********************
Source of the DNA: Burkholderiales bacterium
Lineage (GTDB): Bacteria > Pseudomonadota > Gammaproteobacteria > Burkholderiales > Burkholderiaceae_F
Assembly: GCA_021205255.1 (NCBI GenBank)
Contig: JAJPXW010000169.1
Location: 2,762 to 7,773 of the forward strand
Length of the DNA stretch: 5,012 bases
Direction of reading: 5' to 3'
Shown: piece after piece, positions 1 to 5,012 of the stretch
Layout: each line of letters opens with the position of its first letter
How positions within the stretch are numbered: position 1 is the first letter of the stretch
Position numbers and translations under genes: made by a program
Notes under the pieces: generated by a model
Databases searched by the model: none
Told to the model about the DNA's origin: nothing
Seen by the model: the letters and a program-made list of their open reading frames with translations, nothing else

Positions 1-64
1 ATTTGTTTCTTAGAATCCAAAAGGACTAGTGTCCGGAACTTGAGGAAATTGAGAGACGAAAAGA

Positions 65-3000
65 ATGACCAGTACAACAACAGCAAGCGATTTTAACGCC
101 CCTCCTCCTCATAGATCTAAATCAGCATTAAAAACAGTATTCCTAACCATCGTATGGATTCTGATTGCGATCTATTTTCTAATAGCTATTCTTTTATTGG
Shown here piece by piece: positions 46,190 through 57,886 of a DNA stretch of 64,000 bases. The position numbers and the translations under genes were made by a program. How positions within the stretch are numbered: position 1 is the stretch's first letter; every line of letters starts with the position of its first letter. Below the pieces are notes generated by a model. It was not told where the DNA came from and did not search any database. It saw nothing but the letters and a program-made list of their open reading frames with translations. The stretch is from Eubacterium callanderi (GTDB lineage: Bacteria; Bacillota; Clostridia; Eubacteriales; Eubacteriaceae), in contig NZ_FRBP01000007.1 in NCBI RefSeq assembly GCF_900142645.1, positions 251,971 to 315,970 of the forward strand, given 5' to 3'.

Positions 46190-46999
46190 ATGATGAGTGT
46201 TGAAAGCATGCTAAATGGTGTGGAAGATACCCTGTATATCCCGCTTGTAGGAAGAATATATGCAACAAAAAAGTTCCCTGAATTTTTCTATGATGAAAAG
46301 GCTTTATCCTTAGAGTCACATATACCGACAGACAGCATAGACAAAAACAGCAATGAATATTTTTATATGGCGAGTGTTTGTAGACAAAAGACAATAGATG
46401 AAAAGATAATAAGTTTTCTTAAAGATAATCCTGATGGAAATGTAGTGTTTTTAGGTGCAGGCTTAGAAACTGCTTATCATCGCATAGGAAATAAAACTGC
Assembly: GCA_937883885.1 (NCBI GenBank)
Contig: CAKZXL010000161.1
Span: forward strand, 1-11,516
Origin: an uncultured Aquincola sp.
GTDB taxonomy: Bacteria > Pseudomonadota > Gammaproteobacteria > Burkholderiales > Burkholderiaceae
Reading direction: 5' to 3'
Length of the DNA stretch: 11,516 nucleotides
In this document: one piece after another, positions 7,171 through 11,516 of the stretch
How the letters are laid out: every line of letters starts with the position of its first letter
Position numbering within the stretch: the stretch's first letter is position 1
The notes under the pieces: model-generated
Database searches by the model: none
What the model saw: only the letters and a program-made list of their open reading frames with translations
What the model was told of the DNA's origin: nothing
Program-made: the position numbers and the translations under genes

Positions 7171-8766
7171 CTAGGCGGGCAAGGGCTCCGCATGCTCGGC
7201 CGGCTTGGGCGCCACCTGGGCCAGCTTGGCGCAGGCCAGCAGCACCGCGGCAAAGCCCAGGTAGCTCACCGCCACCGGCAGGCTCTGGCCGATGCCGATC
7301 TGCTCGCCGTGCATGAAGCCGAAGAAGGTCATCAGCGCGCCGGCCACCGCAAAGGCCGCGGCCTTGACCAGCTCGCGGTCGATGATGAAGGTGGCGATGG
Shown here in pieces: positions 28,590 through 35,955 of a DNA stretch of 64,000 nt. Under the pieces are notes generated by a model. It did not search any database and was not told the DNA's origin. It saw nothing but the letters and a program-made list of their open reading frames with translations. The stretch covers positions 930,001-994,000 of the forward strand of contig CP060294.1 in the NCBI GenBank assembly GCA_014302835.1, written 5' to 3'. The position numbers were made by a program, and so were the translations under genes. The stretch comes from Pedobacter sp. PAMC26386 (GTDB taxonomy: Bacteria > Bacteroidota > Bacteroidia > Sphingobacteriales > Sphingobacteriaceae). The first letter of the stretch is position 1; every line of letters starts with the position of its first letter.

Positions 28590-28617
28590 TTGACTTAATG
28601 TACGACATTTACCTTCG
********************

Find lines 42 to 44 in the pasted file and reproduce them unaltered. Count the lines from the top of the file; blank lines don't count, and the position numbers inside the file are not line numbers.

Positions 7171-8766
7171 CTAGGCGGGCAAGGGCTCCGCATGCTCGGC
7201 CGGCTTGGGCGCCACCTGGGCCAGCTTGGCGCAGGCCAGCAGCACCGCGGCAAAGCCCAGGTAGCTCACCGCCACCGGCAGGCTCTGGCCGATGCCGATC